Doug Lorimer in the aforementioned essay strongly differs from Samir Amin. He cites figures to show that “While US imperialism has suffered a relative decline in its position since the end of World War II, this has not brought any of its imperialist competitors closer to establishing its own predominance in the capitalist world.” Nor does the creation of the common currency zone covering much of Europe “fundamentally challenge the dominant position of US finance Capital in the world economy.” Mounting such a challenge “would require the transformation of the European Union into a federal multinational state on an equal military footing with the US, and a rapid process of international mergers among the largest European transnational corporations to attain a level of capital ownership and productive capacity equal to their US rivals”, which is not in the offing. “The present relationship of forces among the imperialist powers could only be fundamentally changed by a war between them in which the United States’ economic and military supremacy was shattered. But US military supremacy rules out” any such possibility.

In such circumstances, Lorimer sets store by the “growing social and political instability” within the US brought about by enhanced exploitation and oppression. He quotes Trotsky as saying, “the uncertainty of what tomorrow will bring in the personal life of every worker, is the most revolutionary factor of the epoch in which we live.”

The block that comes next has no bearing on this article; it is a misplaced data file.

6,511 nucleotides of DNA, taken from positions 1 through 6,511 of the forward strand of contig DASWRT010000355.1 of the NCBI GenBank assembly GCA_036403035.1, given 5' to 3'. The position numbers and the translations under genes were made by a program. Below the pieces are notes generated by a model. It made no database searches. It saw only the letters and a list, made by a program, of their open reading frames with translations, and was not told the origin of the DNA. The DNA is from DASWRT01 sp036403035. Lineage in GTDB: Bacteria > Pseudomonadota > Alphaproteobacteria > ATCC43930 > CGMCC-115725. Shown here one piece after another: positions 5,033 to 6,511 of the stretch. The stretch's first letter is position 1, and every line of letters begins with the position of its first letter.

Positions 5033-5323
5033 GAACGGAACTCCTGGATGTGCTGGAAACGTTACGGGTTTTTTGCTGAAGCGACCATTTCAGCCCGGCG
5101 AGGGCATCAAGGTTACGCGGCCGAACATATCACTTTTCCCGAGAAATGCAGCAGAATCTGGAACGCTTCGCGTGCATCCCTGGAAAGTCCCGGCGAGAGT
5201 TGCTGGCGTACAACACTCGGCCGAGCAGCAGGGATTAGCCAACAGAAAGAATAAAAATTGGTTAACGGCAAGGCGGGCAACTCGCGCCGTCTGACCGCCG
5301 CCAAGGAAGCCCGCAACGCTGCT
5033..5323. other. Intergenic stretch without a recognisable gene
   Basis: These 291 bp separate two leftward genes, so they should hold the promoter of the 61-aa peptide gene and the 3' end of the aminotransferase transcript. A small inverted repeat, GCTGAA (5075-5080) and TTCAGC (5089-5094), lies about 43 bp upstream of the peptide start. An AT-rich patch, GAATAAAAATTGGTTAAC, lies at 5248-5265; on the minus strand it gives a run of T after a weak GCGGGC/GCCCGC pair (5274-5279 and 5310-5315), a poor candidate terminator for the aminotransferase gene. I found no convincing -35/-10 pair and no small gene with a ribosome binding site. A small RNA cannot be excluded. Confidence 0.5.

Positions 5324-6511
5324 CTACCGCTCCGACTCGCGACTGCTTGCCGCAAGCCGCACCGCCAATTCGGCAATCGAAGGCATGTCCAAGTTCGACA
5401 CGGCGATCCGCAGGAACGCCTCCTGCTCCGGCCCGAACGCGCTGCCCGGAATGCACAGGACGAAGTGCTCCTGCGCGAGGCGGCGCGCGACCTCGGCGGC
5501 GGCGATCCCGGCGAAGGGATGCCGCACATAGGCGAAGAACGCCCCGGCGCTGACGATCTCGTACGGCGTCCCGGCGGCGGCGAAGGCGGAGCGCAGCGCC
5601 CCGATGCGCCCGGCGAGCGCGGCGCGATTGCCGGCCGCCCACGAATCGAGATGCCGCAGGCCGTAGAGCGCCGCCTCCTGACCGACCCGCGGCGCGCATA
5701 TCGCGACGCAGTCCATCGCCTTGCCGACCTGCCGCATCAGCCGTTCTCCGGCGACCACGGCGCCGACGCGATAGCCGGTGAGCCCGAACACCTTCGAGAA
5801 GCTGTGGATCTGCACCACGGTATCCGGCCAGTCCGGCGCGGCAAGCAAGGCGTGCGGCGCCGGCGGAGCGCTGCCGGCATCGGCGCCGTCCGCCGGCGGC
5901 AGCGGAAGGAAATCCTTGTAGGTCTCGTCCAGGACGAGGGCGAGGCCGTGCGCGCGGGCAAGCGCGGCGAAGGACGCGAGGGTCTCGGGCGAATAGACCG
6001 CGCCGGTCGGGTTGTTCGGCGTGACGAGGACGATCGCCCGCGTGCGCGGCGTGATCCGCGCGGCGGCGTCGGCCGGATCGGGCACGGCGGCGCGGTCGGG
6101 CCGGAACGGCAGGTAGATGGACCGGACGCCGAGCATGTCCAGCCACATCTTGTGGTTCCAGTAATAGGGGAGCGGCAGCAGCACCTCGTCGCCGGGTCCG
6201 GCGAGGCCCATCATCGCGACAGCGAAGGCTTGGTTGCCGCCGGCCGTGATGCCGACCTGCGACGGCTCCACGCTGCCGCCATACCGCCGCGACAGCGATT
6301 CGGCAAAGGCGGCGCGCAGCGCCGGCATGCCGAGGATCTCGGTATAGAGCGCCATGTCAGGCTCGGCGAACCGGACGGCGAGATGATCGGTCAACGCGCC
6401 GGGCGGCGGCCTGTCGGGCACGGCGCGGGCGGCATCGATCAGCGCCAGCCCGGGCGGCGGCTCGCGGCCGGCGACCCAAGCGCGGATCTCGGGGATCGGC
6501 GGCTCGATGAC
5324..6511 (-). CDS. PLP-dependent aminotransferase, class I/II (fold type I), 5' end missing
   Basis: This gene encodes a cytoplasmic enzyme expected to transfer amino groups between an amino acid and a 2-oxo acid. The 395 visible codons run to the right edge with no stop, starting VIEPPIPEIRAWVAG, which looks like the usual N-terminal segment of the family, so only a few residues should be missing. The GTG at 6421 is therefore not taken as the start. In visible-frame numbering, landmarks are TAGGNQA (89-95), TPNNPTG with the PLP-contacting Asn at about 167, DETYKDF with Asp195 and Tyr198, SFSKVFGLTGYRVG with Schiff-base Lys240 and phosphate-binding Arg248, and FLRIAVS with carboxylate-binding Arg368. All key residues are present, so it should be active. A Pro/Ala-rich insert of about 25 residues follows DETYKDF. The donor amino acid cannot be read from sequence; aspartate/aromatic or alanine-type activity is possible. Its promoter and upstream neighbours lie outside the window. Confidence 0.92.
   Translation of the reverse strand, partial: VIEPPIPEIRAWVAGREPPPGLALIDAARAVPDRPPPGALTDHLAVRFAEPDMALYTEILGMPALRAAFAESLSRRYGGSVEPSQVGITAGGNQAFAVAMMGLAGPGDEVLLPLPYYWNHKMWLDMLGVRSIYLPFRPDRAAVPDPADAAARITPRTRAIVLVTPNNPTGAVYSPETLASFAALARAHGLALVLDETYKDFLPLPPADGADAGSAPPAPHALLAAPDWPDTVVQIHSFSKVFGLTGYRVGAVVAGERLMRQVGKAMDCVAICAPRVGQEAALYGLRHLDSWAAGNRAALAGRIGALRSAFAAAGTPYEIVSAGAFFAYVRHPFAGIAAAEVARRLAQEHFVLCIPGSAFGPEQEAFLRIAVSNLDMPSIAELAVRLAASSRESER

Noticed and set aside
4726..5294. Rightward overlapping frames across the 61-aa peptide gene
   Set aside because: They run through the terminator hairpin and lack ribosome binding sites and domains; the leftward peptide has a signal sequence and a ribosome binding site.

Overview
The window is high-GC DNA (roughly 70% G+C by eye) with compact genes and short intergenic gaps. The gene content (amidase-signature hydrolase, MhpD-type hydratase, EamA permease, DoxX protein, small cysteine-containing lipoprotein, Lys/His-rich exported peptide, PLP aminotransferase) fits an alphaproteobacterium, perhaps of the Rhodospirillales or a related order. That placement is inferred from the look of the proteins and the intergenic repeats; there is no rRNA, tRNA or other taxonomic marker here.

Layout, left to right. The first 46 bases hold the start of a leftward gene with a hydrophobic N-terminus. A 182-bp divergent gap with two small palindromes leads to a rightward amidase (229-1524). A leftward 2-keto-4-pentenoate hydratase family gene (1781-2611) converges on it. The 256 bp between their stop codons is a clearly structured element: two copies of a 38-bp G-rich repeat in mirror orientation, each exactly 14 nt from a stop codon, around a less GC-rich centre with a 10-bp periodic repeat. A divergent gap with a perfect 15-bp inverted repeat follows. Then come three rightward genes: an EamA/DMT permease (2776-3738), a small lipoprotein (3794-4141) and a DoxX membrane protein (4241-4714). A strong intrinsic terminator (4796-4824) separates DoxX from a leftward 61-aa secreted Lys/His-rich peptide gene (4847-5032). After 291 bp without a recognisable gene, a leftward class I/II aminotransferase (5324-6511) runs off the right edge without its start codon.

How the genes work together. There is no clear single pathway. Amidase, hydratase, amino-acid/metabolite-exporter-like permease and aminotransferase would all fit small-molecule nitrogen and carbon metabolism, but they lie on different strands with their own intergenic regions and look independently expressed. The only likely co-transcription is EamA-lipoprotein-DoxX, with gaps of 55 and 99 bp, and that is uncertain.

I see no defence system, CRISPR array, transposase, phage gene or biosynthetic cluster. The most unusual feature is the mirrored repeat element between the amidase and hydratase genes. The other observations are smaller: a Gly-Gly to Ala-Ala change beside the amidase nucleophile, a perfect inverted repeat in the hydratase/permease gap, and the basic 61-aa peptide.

The primacy of internal class contradiction in this direct, immediate sense is not recognised by James Petras: “The empire [meaning the US – A SEN] will be defeated from without or it will not be defeated at all. Only with external defeats will internal dissent or opposition emerge, activating the exploited and the poor, particularly the black and Hispanic population.” This understanding naturally leads the author to locate the focal point of anti-imperialist struggle “in the colonised nations and client states”: Iraq, Palestine and the Latin American countries in particular and the third world in general.